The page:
“I didn’t get the promotion because I’m not great at public speaking.”
“I’m not good at maths—I’m not a numbers person.”
These are the inner voices of a fixed mindset—it’s the voice that believes that talents and intelligence are fixed traits. You’re either born with it or not. This mindset relies on natural talent without hard work for success.
Not only is this fixed mindset untrue, but it’s the go-to excuse for road-blocks and difficult challenges that remain unsolved.
Carol S. Dweck is a Stanford psychology professor credited with coining the term growth mindset. In the TedTalk, Dweck explains that success is not based on talent alone. Success manifests out of grit, effort, and self-improvement.
People who demonstrated a growth mindset are likely to become successful. These people are accountable for their personal growth and find opportunities to improve skills.
“In a growth mindset, people believe that their most basic abilities can be developed through dedication and hard work—brains and talent are just the starting point. This view creates a love of learning and resilience that is essential for great accomplishment.’
Job applicants that demonstrate a growth mindset will not only get ahead with hiring managers and recruiters—they tend to flourish in roles that foster development.
3 ways you can harness your growth mindset:
Compete with yourself
Compete with yourself to develop a better version of you. Keep track of your professional and personal goals and find ways to make yourself better at what you do.
If you’re mindful of what works for you, you’ll be better at harnessing your focus for future roadblocks.
Everyone has their strengths and weaknesses. What’s important is not how we rank up against each other, but how we’ve improved on ourselves.
Never stop learning
Just because you’re out of school, doesn’t mean you should ever stop learning new skills. There are so many ways to learn about virtually any skill or subject thanks to the internet.
You can read books, take classes, listen to podcasts, and read blogs will help you keep informed on relevant news in your industry. These resources are also amazing in helping you build an understanding of areas of weakness.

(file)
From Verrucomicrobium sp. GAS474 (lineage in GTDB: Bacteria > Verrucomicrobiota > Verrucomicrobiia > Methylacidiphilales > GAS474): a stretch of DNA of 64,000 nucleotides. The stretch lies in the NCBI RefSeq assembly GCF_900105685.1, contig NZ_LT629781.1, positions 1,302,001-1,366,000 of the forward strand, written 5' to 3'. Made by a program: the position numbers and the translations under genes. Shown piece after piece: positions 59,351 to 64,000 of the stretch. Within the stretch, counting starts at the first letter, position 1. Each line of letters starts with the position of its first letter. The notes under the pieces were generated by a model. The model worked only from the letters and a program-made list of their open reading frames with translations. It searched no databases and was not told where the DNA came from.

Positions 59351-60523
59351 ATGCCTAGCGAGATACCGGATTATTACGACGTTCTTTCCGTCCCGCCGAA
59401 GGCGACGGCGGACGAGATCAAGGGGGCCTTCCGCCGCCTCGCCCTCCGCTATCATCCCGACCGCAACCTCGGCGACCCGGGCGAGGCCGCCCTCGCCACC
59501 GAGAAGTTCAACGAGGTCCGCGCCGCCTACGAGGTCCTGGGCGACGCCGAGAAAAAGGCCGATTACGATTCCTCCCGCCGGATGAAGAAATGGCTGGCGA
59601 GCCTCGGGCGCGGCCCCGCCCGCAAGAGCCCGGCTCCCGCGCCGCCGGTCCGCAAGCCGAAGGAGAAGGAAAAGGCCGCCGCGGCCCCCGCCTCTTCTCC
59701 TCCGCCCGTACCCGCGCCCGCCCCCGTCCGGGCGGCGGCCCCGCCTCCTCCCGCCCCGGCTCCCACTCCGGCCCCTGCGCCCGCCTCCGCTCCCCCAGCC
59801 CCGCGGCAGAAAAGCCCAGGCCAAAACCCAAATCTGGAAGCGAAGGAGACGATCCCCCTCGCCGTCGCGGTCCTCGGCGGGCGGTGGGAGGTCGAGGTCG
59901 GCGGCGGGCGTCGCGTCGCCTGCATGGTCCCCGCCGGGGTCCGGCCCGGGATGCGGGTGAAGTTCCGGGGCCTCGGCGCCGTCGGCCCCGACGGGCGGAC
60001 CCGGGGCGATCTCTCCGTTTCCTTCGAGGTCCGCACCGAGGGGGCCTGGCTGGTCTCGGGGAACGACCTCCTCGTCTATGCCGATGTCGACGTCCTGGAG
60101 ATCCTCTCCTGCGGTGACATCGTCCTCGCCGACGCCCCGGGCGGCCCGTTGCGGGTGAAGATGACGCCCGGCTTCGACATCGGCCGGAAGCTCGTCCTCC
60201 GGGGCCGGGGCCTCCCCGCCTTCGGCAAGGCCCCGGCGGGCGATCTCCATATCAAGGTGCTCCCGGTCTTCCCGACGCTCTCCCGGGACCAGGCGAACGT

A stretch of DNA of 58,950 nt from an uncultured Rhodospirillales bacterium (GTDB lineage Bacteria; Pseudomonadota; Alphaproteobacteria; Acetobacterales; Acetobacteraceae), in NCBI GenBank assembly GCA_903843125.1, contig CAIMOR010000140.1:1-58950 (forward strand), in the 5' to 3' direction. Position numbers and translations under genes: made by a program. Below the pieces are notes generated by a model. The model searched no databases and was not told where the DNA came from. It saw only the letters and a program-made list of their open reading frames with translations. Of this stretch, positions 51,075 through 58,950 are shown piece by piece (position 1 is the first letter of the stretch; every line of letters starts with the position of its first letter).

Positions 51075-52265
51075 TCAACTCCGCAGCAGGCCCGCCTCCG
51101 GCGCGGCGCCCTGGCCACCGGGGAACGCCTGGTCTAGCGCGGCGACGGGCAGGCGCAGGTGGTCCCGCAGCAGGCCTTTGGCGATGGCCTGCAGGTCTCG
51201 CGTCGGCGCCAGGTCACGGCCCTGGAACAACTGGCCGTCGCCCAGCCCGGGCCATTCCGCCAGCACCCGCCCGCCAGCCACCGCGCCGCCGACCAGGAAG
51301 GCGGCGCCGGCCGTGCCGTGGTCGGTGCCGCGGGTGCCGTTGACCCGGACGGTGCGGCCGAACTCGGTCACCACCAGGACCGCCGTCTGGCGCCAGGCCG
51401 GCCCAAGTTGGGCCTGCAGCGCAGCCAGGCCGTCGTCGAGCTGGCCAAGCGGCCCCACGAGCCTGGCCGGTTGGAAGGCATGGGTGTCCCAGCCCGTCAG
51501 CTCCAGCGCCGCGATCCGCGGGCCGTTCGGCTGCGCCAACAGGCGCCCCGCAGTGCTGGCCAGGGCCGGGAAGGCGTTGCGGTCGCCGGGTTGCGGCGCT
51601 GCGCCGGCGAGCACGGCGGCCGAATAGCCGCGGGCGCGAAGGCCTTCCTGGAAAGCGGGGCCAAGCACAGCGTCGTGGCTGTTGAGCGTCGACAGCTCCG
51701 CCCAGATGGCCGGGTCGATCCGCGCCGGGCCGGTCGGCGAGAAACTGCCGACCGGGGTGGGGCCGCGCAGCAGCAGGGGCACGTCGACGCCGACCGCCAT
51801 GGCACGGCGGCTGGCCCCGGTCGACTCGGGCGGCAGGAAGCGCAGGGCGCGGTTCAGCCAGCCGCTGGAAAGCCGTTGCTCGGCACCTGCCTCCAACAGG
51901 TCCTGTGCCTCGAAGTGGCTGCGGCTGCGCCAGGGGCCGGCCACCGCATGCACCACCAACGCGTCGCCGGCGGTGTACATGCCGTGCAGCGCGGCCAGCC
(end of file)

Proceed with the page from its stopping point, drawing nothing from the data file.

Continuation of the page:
Learn from your failure
“Don’t look where you fell but where you slipped.”
A fixed mindset inner voice will tell you that you failed because you’re “not cut-out for it.” Replace that full stop with “yet.”
You’re not cut-out for it yet.
What could you do next time to ensure you can’t fail. Look at the areas in your performance that could be tweaked, practised, or prepare more for.
3 ways you can foster a growth mindset environment at the office as a leader:
Offer career development and coaching
Know your team members’ goals for their career paths and work out a plan to help them get there. Your employees will be grateful for it and you setting up for your company’s success for the long term.
Hold one-on-one meetings to make sure you’re providing enough support to help them keep on track.
Schedule team workshops
Education is an investment in the team and the company. Bring in a social media expert to teach the team how they can contribute to the company’s social media presence.
You can also offer to pay or partially pay for classes outside of the office for people who show interest and potential in a certain skill.
Praise for effort not skill
Praise the process rather than the outcome alone. We should recognise the effort people put into their work. This encourages persistence and demonstrates that effort is appreciated.
These praises sound like:
“That didn’t go perfectly, but you’re definitely on the right track. Let’s see what we can do to make it go even better next time.”
“Hey, you finished that project much more quickly this time. You must have worked really hard.”
“Great job! I can tell you put a lot of time into that.”
Risk, frustration, and occasional failure are expected hurdles in the pursuit of success. Trusting the process is the main lesson of having a growth mindset.